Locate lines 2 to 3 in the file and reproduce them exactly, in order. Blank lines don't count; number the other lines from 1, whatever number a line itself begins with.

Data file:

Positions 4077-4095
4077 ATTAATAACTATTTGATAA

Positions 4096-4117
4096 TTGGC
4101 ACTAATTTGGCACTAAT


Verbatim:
4077 ATTAATAACTATTTGATAA

Positions 4096-4117